Europe witnessed a dramatic rise in nationalist fervor in the middle of the nineteenth century, leading to the unification of Italy and the German states. Giuseppe Mazzini’s On Nationality highlighted the trend towards uprisings under the banner of liberty rather than uprisings for the sake of power or wealth.1 With cries for liberty came cries countries to be united based on nationality. Mazzini campaigned for Italy to be a country comprised of “a human group called by its geographical position, its traditions, and its language,” which he believed would result in a peaceful nation of common peoples.2 Mazzini, a politician and the driving force behind the movement for Italian unification, wrote to convince his contemporaries of a necessary redrawing of the map of Europe, with nationality rather than conquest being the basis for borders. Concurrently, the multitude of German states had become an object of war between Prussia and Austria.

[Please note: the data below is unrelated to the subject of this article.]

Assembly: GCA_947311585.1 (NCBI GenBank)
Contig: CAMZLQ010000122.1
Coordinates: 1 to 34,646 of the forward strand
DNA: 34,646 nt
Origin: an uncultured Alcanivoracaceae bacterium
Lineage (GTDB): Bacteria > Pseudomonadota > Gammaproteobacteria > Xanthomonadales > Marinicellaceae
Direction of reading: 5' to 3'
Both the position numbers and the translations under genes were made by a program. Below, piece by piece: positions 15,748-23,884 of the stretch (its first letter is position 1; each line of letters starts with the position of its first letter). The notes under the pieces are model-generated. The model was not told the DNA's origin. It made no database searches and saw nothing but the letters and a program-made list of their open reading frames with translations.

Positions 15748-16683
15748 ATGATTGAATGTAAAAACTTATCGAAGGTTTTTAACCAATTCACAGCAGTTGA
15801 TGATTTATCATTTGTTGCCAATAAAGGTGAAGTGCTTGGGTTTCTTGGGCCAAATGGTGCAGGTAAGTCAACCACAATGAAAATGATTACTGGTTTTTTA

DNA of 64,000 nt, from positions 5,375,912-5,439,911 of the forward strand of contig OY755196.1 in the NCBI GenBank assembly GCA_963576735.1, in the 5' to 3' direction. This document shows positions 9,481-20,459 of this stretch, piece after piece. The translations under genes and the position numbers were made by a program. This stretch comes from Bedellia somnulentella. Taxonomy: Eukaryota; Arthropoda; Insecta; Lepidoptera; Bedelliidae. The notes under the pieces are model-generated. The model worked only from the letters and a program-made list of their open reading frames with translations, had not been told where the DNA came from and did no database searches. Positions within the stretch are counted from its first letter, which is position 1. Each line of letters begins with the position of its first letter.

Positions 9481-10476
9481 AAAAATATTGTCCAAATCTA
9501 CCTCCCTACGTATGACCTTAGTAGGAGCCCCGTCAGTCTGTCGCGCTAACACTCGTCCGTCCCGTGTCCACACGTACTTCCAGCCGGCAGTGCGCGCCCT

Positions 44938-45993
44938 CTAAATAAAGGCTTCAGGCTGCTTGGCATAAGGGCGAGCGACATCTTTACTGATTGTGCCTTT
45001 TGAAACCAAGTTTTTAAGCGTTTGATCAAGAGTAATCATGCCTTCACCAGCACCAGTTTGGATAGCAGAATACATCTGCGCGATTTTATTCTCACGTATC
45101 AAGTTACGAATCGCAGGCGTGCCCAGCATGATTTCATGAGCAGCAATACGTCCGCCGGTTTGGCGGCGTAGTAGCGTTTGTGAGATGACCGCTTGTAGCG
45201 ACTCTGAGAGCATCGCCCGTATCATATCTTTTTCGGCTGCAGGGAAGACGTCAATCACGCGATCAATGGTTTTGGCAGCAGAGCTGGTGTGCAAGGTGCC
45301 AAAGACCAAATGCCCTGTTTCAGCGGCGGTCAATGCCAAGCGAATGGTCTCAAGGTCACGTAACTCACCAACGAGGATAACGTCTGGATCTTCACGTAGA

In 1849, National Assembly in Frankfurt offered the German crown to the Prussian King Friedrich Wilhelm IV.3 In an earlier speech, Johann Gustav Droysen, a member of the assembly, argued for the superiority of Prussia over Austria because Prussia’s monarchy was “wholly German.” A Prussian Imperial Proclamation accepting the German crown in 1871 reiterated this nationalist connection. Wilhelm acquired power over Germany as a “duty to [their] common fatherland,” and asserted responsible for protecting the rights of all those in the German Empire.4 The simultaneous unifications of both nations were symptoms of nationalist zeal and a desire to live amongst, and be ruled by kinsmen. While considering the role nationalism played in shaping our understanding of nations and borders, I want to ask what influences (i.e. the French Revolution) may have spurred on the fervor in the nineteenth century, and what examples of nationalism exist today.